Brain Structure and Function

, Volume 224, Issue 2, pp 643–659 | Cite as

Adolescent social instability stress alters markers of synaptic plasticity and dendritic structure in the medial amygdala and lateral septum in male rats

  • Travis E. Hodges
  • Emma L. Louth
  • Craig D. C. Bailey
  • Cheryl M. McCormickEmail author
Original Article


Much evidence indicates that experiences in adolescence can alter the development of social behaviour. We previously demonstrated that male rats exposed to social instability stress in adolescence (SS; 1 h isolation and return to an unfamiliar cagemate daily from postnatal day [PND] 30–45) had reduced social interaction, impaired social recognition, reduced sexual performance, and increased aggression in competition for food reward compared with non-stressed control (CTL) rats. Here, we investigated whether SS affects stellate neuron morphology using the Golgi–Cox method and several markers of synaptic plasticity using western blotting in the medial amygdala (MeA) and lateral septum (LS), sites involved in social behaviour. On PND 46, 24 h after the last stress exposure, SS rats had increased dendritic arborisation, a greater number of dendrite terminals, and a higher average dendrite branch order in the anterodorsal MeA compared with CTL rats. SS rats had reduced dendritic arborization and a reduced total length of dendrite matter in the anteroventral MeA and a reduced number of dendrite terminals in the posterodorsal MeA compared with CTL rats. Moreover, SS rats had a reduced number of dendritic spines in the dorsal LS compared with CTL rats. SS rats had less synaptophysin in the MeA and more CaMKII in the LS than did CTL rats, and did not differ in spinophilin, PSD95, or glucocorticoid receptor protein expression in the MeA and LS. We discuss how changes in neural structure and in markers of synaptic plasticity the MeA and LS of adolescent SS rats compared with CTL rats may underlie their differences in social behaviour.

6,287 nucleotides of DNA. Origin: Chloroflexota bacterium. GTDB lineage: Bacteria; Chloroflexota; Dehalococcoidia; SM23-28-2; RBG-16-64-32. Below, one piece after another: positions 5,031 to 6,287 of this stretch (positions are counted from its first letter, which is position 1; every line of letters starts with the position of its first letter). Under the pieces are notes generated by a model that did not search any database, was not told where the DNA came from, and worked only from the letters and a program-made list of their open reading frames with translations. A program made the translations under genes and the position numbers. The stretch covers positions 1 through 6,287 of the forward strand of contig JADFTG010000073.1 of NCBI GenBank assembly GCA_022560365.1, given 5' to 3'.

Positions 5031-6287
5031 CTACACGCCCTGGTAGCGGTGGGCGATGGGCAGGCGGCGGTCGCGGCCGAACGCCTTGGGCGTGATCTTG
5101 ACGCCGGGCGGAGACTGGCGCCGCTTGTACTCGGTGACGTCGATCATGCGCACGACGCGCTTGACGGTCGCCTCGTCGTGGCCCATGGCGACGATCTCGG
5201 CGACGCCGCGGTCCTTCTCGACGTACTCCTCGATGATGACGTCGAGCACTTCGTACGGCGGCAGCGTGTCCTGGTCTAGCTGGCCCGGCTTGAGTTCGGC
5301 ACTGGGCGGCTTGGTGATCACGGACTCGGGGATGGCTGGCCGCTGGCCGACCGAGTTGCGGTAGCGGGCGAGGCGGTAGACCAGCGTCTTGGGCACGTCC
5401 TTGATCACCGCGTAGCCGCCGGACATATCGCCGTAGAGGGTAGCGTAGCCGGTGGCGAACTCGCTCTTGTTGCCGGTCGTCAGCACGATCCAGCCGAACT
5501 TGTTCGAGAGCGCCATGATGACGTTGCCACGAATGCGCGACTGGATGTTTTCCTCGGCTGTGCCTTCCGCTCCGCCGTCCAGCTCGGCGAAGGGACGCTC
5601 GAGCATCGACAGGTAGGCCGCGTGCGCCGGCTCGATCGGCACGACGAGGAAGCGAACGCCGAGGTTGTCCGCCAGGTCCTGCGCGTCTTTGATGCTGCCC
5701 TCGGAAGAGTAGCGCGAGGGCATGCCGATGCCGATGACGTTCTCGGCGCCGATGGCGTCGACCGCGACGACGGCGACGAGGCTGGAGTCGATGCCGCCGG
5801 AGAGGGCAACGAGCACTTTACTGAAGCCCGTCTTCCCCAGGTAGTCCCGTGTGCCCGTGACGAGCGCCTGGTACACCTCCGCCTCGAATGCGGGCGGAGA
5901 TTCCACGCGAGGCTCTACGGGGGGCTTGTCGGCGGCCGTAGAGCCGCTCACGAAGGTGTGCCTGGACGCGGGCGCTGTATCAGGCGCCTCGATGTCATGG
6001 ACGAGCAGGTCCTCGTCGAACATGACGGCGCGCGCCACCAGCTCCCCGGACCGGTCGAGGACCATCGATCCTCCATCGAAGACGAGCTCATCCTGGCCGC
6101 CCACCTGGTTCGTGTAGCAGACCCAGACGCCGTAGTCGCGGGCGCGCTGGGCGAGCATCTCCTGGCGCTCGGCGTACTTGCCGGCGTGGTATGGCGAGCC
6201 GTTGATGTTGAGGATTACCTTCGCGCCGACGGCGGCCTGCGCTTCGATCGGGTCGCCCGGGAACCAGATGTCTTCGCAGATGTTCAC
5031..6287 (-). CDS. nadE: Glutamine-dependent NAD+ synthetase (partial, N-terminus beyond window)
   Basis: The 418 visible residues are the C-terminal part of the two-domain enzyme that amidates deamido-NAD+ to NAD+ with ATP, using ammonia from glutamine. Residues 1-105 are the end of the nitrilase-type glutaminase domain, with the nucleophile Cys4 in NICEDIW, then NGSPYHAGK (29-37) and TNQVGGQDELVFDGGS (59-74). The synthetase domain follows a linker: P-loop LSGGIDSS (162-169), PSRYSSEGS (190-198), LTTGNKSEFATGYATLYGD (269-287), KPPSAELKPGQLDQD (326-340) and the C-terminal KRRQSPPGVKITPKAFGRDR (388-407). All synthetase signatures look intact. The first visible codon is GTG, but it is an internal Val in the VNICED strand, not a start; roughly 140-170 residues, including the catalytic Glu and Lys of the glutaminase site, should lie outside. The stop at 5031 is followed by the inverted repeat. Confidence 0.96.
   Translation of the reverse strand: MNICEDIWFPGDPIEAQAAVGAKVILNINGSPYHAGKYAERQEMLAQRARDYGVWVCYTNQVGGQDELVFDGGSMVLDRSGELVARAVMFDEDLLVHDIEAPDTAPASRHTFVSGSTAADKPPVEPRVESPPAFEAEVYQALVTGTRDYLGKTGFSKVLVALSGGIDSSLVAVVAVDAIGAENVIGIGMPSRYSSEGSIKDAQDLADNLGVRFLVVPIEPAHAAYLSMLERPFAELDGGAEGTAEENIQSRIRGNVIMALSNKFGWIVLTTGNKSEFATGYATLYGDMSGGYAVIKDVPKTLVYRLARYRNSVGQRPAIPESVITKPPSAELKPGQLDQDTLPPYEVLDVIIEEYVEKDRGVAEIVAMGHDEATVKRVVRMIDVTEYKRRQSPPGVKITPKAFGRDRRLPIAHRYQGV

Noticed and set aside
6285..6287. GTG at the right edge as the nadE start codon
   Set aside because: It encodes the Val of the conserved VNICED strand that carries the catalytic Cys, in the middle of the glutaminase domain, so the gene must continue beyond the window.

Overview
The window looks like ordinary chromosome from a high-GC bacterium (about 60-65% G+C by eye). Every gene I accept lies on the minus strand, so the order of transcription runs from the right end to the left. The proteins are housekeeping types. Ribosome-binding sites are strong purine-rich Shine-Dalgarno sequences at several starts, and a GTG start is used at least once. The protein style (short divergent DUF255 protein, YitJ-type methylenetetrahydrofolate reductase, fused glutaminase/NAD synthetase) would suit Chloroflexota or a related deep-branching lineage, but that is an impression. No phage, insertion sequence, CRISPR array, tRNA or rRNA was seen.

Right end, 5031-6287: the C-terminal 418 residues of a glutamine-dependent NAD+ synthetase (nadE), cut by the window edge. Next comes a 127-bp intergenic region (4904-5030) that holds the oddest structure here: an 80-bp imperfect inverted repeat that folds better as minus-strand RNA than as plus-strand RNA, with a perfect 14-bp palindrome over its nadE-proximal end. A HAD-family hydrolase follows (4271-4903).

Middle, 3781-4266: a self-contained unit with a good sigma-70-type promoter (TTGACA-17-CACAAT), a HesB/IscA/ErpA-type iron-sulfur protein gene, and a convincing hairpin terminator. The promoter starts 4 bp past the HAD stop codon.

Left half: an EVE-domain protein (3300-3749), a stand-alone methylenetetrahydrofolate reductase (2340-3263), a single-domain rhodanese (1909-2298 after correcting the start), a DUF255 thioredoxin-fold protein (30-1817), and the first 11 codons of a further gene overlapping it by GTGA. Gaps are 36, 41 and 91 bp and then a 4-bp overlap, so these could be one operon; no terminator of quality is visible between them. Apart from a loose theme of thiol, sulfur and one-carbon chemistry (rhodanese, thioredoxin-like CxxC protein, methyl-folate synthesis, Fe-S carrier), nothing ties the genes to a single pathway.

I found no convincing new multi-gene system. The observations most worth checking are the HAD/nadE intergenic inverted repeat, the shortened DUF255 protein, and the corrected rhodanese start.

Adolescence Social instability Dendritic arborisation Synaptic plasticity Medial amygdala Lateral septum 



CMM holds a Natural Sciences and Engineering Research Council (NSERC) Discovery Grant that supported the research. TEH holds a NSERC graduate scholarship. The authors have no conflicts of interest to declare.


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Authors and Affiliations

  1. 1.Department of PsychologyBrock UniversitySt. CatharinesCanada
  2. 2.Department of Biomedical SciencesUniversity of GuelphGuelphCanada
  3. 3.Centre for NeuroscienceBrock UniversitySt. CatharinesCanada

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